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Linking environmental variability to village-scale malaria transmission using a simple immunity model.

Yamana TK, Bomblies A, Laminou IM, Duchemin JB, Eltahir EA - Parasit Vectors (2013)

Bottom Line: The similarity in prevalence is attributed to the moderating effect of acquired immunity, which depends on prior exposure to the parasite through infectious bites - and thus the hydrologically determined mosquito abundance.Incorporating acquired immunity into the model has allowed simulation of prevalence in the two villages, and isolation of the effects of acquired immunity in dampening the difference in prevalence between the two villages.Without these effects, the difference in prevalence between the two villages would have been significantly larger in response to the large differences in mosquito populations and the associated biting rates.

View Article: PubMed Central - HTML - PubMed

Affiliation: Massachusetts Institute of Technology, 15 Vassar Street, Cambridge, MA 02139, USA. tkcy@mit.edu

ABSTRACT

Background: Individuals continuously exposed to malaria gradually acquire immunity that protects from severe disease and high levels of parasitization. Acquired immunity has been incorporated into numerous models of malaria transmission of varying levels of complexity (e.g. Bull World Health Organ 50:347, 1974; Am J Trop Med Hyg 75:19, 2006; Math Biosci 90:385-396, 1988). Most such models require prescribing inputs of mosquito biting rates or other entomological or epidemiological information. Here, we present a model with a novel structure that uses environmental controls of mosquito population dynamics to simulate the mosquito biting rates, malaria prevalence as well as variability in protective immunity of the population.

Methods: A simple model of acquired immunity to malaria is presented and tested within the framework of the Hydrology, Entomology and Malaria Transmission Simulator (HYDREMATS), a coupled hydrology and agent-based entomology model. The combined model uses environmental data including rainfall, temperature, and topography to simulate malaria prevalence and level of acquired immunity in the human population. The model is used to demonstrate the effect of acquired immunity on malaria prevalence in two Niger villages that are hydrologically and entomologically very different. Simulations are conducted for the year 2006 and compared to malaria prevalence observations collected from the two villages.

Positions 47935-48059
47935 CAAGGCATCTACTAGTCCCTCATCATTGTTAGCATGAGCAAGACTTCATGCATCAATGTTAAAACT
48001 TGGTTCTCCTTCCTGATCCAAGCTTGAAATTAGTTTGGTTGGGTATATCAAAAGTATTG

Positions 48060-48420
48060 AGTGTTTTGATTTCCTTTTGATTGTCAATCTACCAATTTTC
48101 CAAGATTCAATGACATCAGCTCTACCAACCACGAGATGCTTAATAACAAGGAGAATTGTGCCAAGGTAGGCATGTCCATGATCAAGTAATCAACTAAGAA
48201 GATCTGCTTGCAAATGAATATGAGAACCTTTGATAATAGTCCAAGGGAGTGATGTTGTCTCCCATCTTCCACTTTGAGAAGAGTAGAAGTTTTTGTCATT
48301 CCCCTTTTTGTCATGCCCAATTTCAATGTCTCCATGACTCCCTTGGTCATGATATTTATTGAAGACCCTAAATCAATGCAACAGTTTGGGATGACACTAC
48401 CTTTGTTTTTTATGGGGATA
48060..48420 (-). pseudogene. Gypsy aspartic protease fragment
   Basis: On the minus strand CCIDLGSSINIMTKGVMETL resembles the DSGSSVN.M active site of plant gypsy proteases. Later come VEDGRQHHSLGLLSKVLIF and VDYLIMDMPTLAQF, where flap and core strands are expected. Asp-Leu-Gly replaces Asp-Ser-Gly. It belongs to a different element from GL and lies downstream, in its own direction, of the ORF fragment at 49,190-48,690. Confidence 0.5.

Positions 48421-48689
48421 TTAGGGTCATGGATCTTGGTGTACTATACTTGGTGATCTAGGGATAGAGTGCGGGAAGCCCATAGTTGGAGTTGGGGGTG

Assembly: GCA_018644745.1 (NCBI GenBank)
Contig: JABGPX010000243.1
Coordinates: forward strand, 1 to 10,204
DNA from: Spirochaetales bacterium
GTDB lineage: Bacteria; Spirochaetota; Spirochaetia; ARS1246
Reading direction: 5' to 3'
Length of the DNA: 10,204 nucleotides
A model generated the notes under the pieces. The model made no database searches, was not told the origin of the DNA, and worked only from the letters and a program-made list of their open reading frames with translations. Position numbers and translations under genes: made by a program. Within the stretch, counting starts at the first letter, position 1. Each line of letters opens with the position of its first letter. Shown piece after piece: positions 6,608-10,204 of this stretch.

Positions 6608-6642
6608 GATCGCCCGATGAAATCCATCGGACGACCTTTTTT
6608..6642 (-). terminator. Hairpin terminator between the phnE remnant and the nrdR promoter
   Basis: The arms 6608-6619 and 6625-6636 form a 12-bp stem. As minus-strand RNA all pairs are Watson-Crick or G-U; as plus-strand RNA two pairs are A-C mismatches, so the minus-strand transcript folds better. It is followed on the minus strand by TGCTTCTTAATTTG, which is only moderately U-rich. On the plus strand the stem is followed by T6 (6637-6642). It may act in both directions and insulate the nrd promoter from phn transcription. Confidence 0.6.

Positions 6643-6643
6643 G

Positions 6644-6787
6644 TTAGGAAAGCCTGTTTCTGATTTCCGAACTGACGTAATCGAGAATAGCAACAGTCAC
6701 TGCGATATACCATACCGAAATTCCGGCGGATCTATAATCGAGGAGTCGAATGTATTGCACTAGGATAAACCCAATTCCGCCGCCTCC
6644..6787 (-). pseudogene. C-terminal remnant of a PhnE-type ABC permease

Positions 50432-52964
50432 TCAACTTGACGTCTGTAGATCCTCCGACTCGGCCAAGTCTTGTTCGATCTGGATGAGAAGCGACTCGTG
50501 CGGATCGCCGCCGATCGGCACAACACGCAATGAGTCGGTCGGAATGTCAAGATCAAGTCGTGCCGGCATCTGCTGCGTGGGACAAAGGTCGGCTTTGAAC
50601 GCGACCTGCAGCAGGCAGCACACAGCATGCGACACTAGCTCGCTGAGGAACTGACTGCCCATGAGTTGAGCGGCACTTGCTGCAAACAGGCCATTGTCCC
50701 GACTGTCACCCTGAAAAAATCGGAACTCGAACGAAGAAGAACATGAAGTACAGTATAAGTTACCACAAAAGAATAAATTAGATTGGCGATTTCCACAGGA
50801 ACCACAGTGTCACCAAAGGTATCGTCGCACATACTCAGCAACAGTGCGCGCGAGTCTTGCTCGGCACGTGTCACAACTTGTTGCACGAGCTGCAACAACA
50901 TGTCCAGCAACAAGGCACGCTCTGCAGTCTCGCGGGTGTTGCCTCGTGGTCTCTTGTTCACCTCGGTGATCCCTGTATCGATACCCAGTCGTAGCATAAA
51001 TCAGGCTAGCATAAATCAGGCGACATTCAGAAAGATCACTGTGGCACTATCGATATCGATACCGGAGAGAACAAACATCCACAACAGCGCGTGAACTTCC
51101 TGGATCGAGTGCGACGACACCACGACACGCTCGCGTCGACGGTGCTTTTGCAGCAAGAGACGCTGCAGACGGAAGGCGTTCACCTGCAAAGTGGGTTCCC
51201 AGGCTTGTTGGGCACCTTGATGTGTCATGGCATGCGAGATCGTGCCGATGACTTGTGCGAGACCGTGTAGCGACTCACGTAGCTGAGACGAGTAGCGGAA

Results: Blood smear samples from children show no clear difference in malaria prevalence between the two villages despite pronounced differences in observed mosquito abundance. The similarity in prevalence is attributed to the moderating effect of acquired immunity, which depends on prior exposure to the parasite through infectious bites - and thus the hydrologically determined mosquito abundance. Modelling the level of acquired immunity can affect village vulnerability to climatic anomalies.

Conclusions: The model presented has a novel structure constituting a mechanistic link between spatial and temporal environmental variability and village-scale malaria transmission. Incorporating acquired immunity into the model has allowed simulation of prevalence in the two villages, and isolation of the effects of acquired immunity in dampening the difference in prevalence between the two villages. Without these effects, the difference in prevalence between the two villages would have been significantly larger in response to the large differences in mosquito populations and the associated biting rates.